• $\begingroup$ Actually on the contrary I want to show that there is some discrepancy and work done over closed path is not zero every time. I have quite a few more examples but this was the one with easiest maths to write down, I have some with ideal electric fields which point in one direction and decreases linearly too. And wanted some insight on how to explain what I am obtaining ! $\endgroup$ Jan 21, 2014 at 16:55
  • $\begingroup$ I tried reading it a few times, still seem to get tangled in the mathematics ! Please check the link once again that I have provided in my answer, I have changed the derivation there and made it a bit more detailed. If you can find some fault with it, please tell. $\endgroup$ Jan 25, 2014 at 0:28
  • $\begingroup$ I have multiplied the missing charge $q$ to the work integrals. Sorry for this error. $\endgroup$
    – Tobias
    Jan 25, 2014 at 7:01
  • $\begingroup$ I know it sounds petty but I am interested in knowing if something is wrong with my derivation or not. I am not really interested in other derivations of the same thing. $\endgroup$ Jan 25, 2014 at 9:33

A first check which serves to narrow the error in the overall calculation down: It turns out that $W_{AB}=-W_{BA}$ holds with the value for $W_{AB}$ from your formulas and $W_{BA}$ from the answer above even if it does not look like that at the first glance.

From your formulas: $$ W_{AB} = \frac{q\lambda}{4\pi\epsilon_0} \ln\left(\frac{\left(\sqrt{L^2+r_1^2}+L\right)r_1}{\left(\sqrt{\left(\frac{L}{2}\right)^2+r_1^2}+\frac{L}{2}\right)^2}\right) $$ From my solution above: $$ W_{BA} = \frac{q\lambda}{4\pi \epsilon}\ln\left(\frac{\left(\sqrt{\left(\frac L2\right)^2+r_1^2}+\frac L2\right)\left(\sqrt{L^2+r_1^2}-L\right)}{\left(\sqrt{\left(\frac L2\right)^2+r_1^2}-\frac L2\right)r_1}\right) $$ Note, that to see that $W_{AB}=-W_{BA}$ with the above mentioned values it suffices to show $$ \frac{\left(\sqrt{L^2+r_1^2}+L\right)}{\left(\sqrt{\left(\frac L2\right)^2+r_1^2}+\frac L2\right)}=\frac{\left(\sqrt{\left(\frac L2\right)^2+r_1^2}-\frac L2\right)}{\left(\sqrt{L^2+r_1^2}-L\right)} $$ which becomes evident after multiplying both sides of the equation with both denominators.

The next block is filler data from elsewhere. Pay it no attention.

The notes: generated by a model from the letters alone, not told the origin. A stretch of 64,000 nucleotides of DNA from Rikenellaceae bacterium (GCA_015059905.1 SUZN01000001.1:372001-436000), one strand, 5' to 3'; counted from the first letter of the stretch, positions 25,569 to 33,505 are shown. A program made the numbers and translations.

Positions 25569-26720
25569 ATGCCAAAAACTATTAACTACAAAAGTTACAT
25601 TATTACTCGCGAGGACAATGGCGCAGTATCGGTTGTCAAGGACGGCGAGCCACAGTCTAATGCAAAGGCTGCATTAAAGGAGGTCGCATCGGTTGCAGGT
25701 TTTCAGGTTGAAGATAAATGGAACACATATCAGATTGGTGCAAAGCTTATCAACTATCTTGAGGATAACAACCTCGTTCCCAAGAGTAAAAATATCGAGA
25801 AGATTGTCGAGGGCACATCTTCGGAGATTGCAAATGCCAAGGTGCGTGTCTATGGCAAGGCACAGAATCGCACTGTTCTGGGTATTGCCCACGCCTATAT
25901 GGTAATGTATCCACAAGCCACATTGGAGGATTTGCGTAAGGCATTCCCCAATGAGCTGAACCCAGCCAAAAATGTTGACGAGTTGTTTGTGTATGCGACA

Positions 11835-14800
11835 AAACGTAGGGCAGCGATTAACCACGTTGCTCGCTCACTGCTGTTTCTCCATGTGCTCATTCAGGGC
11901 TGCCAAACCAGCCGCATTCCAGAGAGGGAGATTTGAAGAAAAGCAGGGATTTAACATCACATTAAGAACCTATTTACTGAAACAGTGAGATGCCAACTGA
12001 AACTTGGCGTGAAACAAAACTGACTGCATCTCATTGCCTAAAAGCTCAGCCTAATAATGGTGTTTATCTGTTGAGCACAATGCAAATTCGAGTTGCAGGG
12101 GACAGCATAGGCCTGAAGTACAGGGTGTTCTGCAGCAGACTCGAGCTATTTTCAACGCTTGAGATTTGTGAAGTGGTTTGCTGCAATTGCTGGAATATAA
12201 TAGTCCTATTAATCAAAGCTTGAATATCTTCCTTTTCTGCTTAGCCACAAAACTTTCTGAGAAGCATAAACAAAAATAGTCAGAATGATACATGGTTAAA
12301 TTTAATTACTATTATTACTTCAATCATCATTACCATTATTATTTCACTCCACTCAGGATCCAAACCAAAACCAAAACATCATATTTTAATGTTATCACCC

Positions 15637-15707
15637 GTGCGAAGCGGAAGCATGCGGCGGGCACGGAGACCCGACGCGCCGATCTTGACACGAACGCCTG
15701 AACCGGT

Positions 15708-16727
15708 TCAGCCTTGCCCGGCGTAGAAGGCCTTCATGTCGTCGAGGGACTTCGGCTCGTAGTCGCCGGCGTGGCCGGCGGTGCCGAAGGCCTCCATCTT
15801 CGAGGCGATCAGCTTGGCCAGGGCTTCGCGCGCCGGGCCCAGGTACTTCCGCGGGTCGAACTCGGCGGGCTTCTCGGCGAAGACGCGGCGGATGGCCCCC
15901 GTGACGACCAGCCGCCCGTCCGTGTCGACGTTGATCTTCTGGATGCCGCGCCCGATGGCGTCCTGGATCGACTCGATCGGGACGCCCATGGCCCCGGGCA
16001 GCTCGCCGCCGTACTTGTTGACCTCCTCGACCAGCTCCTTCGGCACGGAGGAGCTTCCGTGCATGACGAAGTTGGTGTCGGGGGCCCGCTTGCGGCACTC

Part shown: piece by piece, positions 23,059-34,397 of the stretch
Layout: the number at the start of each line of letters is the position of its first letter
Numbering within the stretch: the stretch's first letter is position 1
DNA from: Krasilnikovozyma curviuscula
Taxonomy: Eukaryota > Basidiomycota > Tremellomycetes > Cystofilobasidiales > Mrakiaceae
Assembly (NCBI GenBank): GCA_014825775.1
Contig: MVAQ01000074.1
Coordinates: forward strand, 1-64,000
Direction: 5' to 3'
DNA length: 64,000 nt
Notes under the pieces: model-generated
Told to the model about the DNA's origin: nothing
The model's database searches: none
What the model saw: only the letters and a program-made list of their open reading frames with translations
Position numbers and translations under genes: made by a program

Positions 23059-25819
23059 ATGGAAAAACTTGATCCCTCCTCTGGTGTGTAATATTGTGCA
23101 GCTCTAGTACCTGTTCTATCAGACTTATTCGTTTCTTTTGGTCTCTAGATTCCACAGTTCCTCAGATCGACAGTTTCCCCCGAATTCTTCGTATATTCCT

Could you please compare the following integral to yours and check? Thanks. $$ W_{BC} = \frac{q\lambda L}{4\pi\epsilon_0}\int_{r_1}^{r_2}\frac{d r}{r\sqrt{\left(\frac L2\right)^2+r^2}} $$ You did not explicate the calculation of the integral on your page therefore I can only guess what you did.

The factor $\frac 2L$ looks suspicious in the next equation in comparison to your version. It results from extracting the coefficient $\frac L2$ from the square root. I think you wrote $\frac 1{2L}$ instead in your formulas. $$ W_{BC}=\frac{q\lambda L}{4\pi\epsilon_0}\frac 2L\int_{r_1}^{r_2}\frac{d \left(\frac{2r}{L}\right)}{\frac{2r}L\sqrt{1+\left(\frac{2r}{L}\right)^2}} $$ This time I am using the indefinite integral delivered by http://www.integral-calculator.com/#expr=1%2F%28x%2Asqrt%281%2Bx%5E2%29%29. $$ W_{BC}=\frac{q\lambda L}{4\pi\epsilon_0}\frac 2L\left[-\sinh^{-1}\left(\frac1{\left(\frac{2r}{L}\right)}\right)\right]_{r=r_1}^{r_2} $$ Next, I am using the $\sinh^{-1}$ in the form given at http://en.wikipedia.org/wiki/Inverse_hyperbolic_function (the form I gave in my answer above is equivalent). I also multiply the factor $\frac 2L$ into the first quotient. $$ W_{BC}=\frac{q\lambda}{2\pi\epsilon_0}\left[-\ln\left(\frac{L}{2r}+\sqrt{\left(\frac{L}{2r}\right)^2+1}\right)\right]_{r=r_1}^{r_2} $$ Applying the limits gives: $$ W_{BC}=\frac{q\lambda}{2\pi\epsilon_0}\ln\left( \frac{ r_2\left(\frac L2 + \sqrt{\left(\frac L2\right)^2+r_1^2}\right) }{ r_1\left(\frac L2 + \sqrt{\left(\frac L2\right)^2+r_2^2}\right) } \right) $$ Up to a factor 2 this is what you have.